MANILA - Bayan Muna Party-list Rep. Eufemia Cullamat on Tuesday condemned the military for "parading" the remains of her youngest daughter who was slain in an encounter with state forces over the weekend.
Cullamat earlier confirmed that her daughter Jevilyn, a medic of the New People's Army, was among rebels killed in Surigao del Sur last week.
"Pinaslang na siya, ginawa pang tropeo ng digma, para lang magamit sa kanilang paninira sa aming tribo, sa aming pamilya, at sa aming organisasyon," said Cullamat, among sectoral lawmakers accused of being members of the Communist Party of the Philippines (CPP).
(She was killed and was used as a war trophy so that her membership in the armed insurgency can be used to bad mouth our tribe, our family and our organization.)
"Itigil ninyo ang panggigipit sa amin. Igalang ninyo ang namatay, ang aming pagluluksa," she said in a video statement played during the Senate's third hearing on red tagging.
(Stop the repression against us. Respect the deceased and our grief.)
Cullamat, who has denied being part of the CPP, also slammed the military for repeatedly describing her daughter as someone who was misled into joining the armed struggle.
"Hindi siya tanga na madaling madala, lalong hindi tipo na magpapaloko o bulag na susunod, kaya hindi ko kailanman matatanggap ang mga paratang na siya ay nalinlang lamang," she said.
(She is neither a stupid person who is easily swayed, nor someone who blindly follows, so I can never accept allegations that she was manipulated.)
"Ang aking anak ay hindi ang unang Lumad na tumahak sa ganoong landas, lalong hindi siya ang huli. Kayo ang higit pang nagbubunsod sa kanilang lumaban," she said, referring to the military who has been accused of killing indigenous tribes in far-flung regions.
(My daugher was not the first Lumad who walked that path, nor will she be the last. You are the ones who are pushing them to fight.)
Cullamat denied allegations that she provoked her daughter to join the armed struggle and instead blamed the military for prompting her child to take up arms.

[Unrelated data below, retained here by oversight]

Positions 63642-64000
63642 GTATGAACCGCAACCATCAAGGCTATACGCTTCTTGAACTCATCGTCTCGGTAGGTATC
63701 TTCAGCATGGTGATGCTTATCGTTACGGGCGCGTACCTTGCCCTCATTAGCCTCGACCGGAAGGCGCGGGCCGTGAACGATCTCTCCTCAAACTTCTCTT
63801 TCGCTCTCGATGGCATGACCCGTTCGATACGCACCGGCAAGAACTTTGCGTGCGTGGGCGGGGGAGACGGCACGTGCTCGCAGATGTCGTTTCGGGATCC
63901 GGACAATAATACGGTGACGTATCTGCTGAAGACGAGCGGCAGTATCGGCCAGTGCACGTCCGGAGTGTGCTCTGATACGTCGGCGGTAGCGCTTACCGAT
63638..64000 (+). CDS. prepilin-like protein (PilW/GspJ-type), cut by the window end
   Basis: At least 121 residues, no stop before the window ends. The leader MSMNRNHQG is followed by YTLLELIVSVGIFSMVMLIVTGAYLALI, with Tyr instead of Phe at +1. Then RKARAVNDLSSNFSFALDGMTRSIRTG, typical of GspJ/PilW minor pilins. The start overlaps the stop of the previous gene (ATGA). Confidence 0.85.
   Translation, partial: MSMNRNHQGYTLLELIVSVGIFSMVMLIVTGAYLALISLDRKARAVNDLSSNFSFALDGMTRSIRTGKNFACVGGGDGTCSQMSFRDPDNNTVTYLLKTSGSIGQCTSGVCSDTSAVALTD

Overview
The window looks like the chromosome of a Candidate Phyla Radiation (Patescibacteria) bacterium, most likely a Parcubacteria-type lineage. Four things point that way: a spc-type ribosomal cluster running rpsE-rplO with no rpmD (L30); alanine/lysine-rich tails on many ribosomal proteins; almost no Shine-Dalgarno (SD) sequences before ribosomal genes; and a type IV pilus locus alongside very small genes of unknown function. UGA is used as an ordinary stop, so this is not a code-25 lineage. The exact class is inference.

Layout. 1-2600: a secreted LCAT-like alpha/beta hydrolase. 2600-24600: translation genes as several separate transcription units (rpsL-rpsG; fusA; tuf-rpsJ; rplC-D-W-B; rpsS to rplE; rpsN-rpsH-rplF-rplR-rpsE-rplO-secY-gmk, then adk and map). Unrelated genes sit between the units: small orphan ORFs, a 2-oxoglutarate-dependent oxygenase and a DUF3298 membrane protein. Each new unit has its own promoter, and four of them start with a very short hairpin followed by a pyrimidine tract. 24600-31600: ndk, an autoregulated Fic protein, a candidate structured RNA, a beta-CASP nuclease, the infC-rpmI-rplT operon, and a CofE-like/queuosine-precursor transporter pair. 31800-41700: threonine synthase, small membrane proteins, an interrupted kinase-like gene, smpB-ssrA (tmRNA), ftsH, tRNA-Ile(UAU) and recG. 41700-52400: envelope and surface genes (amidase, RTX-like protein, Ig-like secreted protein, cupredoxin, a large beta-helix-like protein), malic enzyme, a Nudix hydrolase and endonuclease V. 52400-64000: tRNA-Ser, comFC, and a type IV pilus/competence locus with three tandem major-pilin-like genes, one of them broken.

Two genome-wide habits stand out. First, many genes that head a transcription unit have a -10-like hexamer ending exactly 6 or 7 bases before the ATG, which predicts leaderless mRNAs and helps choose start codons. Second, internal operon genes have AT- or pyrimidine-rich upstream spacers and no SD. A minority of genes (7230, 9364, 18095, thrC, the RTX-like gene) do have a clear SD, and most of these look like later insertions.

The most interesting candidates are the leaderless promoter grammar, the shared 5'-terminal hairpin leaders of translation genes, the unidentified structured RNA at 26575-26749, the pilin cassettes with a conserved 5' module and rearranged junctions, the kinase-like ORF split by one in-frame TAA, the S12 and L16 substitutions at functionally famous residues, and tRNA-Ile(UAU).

"Ang nagtulak sa kanya ay ang nakagisnan niyang busabos na kalagayan ng mga Lumad — ang palagiang militarisasyon, ang pamamaslang sa aming kababayan, ang malubha at patuloy pang lumulubhang kahirapan sa aming lugar," said the Bayan Muna representative, who also belongs to the Manobo tribe.
(What pushed her to join the armed struggle is the ill treatment of the Lumads --- the frequent militarization, the killing of our people and the worsening poverty in our area.)
"Lumaban siya dahil sa bulok na sistemang ito. Naging rebelde siya, salamat sa inyong mga naka-uniporme, kayong mga hindi na nakapaghintay na matapos man lamang ang aming pagluluksa, at gigil na gigil na ninyong ginamit ang kanyang pagkamatay para bigyang-katwiran ang inyong paninira’t paninikil sa aming organisasyon," she said.
(She was fighting because of this rotten system. She became a rebel thanks to uniformed personnel, the likes of you who could not even wait for our family to end our mourning, and instead eagerly used her death to justify your actions of defiling our organization.)
Several military officials who were present in the Senate hearing joined senators and resource persons during a moment of silence for Cullamat's daughter.
Despite what happened to her daughter, Cullamat said Bayan Muna will not condemn members of the New People's Army.
"Sa halip na siraan ang anak ko... Subukan ninyong bigyang-pansin ang kalagayan ng mahihirap, lalo na ng mga katutubo. Alamin n’yo ang mga problema ng aming komunidad," she said.
(Instead of badmouthing my child... Try to turn your attention to the plight of the poor, especially indigenous peoples. Lean about the problems in our community.)
"Sana ay pakinggan ng kapulungang ito ang aking hiling bilang isang ina, inang hindi na kahit kailan pang makakahalik sa kanyang anak," she said.
(I hope this chamber listens to my plea as a mother who can never kiss her child again.)